First thing’s first. Barack Obama’s endorsement of gay marriage yesterday should be celebrated. On the heels of similar pronouncements by Vice President Joe Biden and Secretary of Education Arne Duncan, this marks the first time that a sitting US President has taken such a bold stance in favour of marriage equality.
However, just as light can be considered both a wave and a particle in quantum mechanics, every announcement by an elected official exhibits a similar duality. Was Obama’s decision motivated primarily by principle or by politics?
I believe there were elements of both. On the surface, a stronger case can be made for principle. Although most recent polls show a slim majority or plurality of Americans in favour of legalized gay marriage, it is still an incredibly touchy subject. And with Mitt Romney, Obama’s soon-to-be-confirmed opponent in November’s Presidential election, railing against the evils of not just gay marriage but even civil unions, one would think that Obama could safely have continued speaking favourably of such watered down compromises in order to pacify the left — who after all have virtually nowhere else to go — without overly alienating the right. So the fact that Obama rejected this strategy suggests that he acted for reasons other than mere electoral advantage.
However, according to administration officials, Obama was already planning to come out in favour of gay marriage in a matter of months — i.e. closer to the election. Biden’s announcement simply forced his hand. If this is true, the Obama campaign must have seen some kind of political benefit in backing gay marriage — probably as a means of mobilizing the base and portraying the President as strong and decisive.
In fact, if Obama can be accused of cynicism and political gaming at all, it is not for the announcement he made yesterday, but for his failure to do so earlier. The President almost certainly supported gay marriage all along, as he admitted while running for Illinois state Senate in 1996 — back when it was far more of a liability. The fact that, in the intervening years, he stuffed his true beliefs back in the closet (so to speak) reflects a concern that they might have jeopardized his ever-escalating political ambitions.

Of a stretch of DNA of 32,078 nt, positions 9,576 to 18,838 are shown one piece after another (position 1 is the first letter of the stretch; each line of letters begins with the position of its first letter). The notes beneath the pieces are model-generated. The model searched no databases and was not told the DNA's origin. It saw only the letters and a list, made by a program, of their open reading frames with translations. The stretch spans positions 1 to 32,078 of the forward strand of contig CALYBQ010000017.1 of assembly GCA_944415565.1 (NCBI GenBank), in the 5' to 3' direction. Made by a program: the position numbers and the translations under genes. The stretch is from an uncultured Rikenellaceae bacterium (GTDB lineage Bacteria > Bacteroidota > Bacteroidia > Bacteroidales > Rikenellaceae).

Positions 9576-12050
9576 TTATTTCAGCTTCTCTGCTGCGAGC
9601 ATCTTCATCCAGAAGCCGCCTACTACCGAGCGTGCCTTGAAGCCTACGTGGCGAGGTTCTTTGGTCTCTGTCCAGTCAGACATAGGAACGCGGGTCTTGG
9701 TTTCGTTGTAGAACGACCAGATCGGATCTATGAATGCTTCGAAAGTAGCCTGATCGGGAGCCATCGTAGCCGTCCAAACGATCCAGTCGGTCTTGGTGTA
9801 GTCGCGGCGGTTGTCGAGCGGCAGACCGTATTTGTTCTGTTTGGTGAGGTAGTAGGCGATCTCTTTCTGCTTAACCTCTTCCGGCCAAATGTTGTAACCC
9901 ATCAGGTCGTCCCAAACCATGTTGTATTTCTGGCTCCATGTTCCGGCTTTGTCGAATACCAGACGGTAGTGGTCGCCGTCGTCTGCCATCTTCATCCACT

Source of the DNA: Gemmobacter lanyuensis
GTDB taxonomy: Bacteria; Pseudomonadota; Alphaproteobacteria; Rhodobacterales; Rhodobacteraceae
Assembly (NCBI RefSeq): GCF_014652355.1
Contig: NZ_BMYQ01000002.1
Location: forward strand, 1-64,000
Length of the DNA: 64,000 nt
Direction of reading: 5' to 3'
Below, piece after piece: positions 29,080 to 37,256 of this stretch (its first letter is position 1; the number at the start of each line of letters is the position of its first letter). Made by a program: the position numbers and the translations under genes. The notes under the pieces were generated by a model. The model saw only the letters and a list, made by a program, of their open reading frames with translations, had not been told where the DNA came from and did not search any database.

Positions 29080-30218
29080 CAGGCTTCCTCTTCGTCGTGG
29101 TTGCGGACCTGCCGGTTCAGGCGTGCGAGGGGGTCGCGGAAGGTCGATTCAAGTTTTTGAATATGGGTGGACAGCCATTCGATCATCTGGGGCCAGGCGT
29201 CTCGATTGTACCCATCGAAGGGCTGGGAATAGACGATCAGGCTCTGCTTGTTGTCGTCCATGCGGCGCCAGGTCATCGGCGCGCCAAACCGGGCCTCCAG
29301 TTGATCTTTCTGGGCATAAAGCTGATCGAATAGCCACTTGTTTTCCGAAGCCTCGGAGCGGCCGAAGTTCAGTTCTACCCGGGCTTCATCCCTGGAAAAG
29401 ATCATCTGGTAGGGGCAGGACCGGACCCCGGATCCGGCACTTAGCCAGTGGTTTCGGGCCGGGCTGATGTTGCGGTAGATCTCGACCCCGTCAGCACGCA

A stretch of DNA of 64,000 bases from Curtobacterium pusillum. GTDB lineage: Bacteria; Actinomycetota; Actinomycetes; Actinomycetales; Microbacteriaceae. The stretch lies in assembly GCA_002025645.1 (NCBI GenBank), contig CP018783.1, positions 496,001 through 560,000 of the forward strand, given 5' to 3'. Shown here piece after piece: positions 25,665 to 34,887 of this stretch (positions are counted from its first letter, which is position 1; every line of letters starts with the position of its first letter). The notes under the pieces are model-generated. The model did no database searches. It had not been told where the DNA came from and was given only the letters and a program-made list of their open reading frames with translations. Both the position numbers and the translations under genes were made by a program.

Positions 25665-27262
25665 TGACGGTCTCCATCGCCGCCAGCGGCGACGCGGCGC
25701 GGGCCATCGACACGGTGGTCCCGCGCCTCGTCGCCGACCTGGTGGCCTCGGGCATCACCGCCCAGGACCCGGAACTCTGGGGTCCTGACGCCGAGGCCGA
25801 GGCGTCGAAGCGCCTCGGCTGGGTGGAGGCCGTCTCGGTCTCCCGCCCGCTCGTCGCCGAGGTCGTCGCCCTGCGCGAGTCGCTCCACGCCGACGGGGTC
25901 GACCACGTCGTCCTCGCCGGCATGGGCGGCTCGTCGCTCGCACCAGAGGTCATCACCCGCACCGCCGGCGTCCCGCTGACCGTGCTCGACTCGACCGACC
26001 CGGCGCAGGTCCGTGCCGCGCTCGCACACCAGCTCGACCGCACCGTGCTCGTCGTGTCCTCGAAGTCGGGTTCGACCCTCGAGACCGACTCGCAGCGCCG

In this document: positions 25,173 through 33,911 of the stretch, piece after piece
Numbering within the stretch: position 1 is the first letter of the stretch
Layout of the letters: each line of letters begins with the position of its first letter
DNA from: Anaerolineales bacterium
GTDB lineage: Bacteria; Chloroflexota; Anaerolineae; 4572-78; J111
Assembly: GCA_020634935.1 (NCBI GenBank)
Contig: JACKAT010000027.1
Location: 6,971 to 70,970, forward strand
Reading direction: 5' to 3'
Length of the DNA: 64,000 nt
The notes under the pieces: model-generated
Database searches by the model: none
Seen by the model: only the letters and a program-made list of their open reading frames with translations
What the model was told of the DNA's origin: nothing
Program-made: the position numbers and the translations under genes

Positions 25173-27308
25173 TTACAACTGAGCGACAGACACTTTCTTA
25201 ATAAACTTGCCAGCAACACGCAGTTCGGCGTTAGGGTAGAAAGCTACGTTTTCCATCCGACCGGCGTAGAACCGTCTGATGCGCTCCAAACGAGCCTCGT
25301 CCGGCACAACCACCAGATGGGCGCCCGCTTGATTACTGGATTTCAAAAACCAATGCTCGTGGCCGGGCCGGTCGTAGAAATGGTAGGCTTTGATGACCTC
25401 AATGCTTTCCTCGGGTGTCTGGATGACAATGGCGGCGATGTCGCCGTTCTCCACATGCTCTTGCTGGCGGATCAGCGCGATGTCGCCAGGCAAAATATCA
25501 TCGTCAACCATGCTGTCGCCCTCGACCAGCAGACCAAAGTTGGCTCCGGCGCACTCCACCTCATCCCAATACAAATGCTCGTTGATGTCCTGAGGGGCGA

But different times and different campaign strategies have changed all that. Politics and principle have finally converged to compel the President to make the right choice. This does not mean that legalized gay weddings will immediately sprout up in all fifty states. But the cultural shift is undeniable. Obama has done something without precedent, and it falls on officials in all three branches of government and at federal and state levels, as well as on individual Americans, to act. Will they one day look back upon their behaviour with shame, like those who resisted women’s suffrage and desegregation? Or will they join with the current of history and stand up for equality?
Obama has made his decision. Romney has made his. Let’s see how these next few months play out.